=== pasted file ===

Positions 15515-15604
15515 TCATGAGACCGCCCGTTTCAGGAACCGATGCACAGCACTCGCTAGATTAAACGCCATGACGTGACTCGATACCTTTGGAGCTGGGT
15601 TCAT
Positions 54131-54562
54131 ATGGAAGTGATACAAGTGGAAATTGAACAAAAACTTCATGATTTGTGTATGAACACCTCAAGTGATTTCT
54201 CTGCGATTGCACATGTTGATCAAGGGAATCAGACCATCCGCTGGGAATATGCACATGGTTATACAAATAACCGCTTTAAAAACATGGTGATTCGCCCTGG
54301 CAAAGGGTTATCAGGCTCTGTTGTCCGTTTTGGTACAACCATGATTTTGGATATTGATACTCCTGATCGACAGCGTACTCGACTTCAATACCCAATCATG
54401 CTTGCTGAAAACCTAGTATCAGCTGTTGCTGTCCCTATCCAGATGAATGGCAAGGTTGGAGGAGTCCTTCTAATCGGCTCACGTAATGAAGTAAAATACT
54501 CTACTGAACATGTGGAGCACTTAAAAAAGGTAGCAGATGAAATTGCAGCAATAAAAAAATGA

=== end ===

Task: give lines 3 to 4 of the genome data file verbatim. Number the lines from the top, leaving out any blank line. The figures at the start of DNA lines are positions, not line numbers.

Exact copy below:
15601 TCAT
Positions 54131-54562